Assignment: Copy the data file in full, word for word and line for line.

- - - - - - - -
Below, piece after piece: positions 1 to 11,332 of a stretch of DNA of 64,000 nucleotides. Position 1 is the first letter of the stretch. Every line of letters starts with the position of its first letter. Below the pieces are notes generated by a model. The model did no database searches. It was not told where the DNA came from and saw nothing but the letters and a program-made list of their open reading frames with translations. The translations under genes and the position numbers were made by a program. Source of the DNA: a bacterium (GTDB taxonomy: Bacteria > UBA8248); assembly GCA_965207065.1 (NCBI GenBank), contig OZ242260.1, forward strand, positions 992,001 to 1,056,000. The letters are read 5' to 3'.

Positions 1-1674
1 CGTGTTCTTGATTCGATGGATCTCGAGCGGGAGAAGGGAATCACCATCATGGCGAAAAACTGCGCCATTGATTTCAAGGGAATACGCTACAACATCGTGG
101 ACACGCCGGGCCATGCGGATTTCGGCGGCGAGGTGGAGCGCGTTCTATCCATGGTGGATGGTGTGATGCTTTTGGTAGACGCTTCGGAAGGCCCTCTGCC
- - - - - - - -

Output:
Below, piece after piece: positions 1 to 11,332 of a stretch of DNA of 64,000 nucleotides. Position 1 is the first letter of the stretch. Every line of letters starts with the position of its first letter. Below the pieces are notes generated by a model. The model did no database searches. It was not told where the DNA came from and saw nothing but the letters and a program-made list of their open reading frames with translations. The translations under genes and the position numbers were made by a program. Source of the DNA: a bacterium (GTDB taxonomy: Bacteria > UBA8248); assembly GCA_965207065.1 (NCBI GenBank), contig OZ242260.1, forward strand, positions 992,001 to 1,056,000. The letters are read 5' to 3'.

Positions 1-1674
1 CGTGTTCTTGATTCGATGGATCTCGAGCGGGAGAAGGGAATCACCATCATGGCGAAAAACTGCGCCATTGATTTCAAGGGAATACGCTACAACATCGTGG
101 ACACGCCGGGCCATGCGGATTTCGGCGGCGAGGTGGAGCGCGTTCTATCCATGGTGGATGGTGTGATGCTTTTGGTAGACGCTTCGGAAGGCCCTCTGCC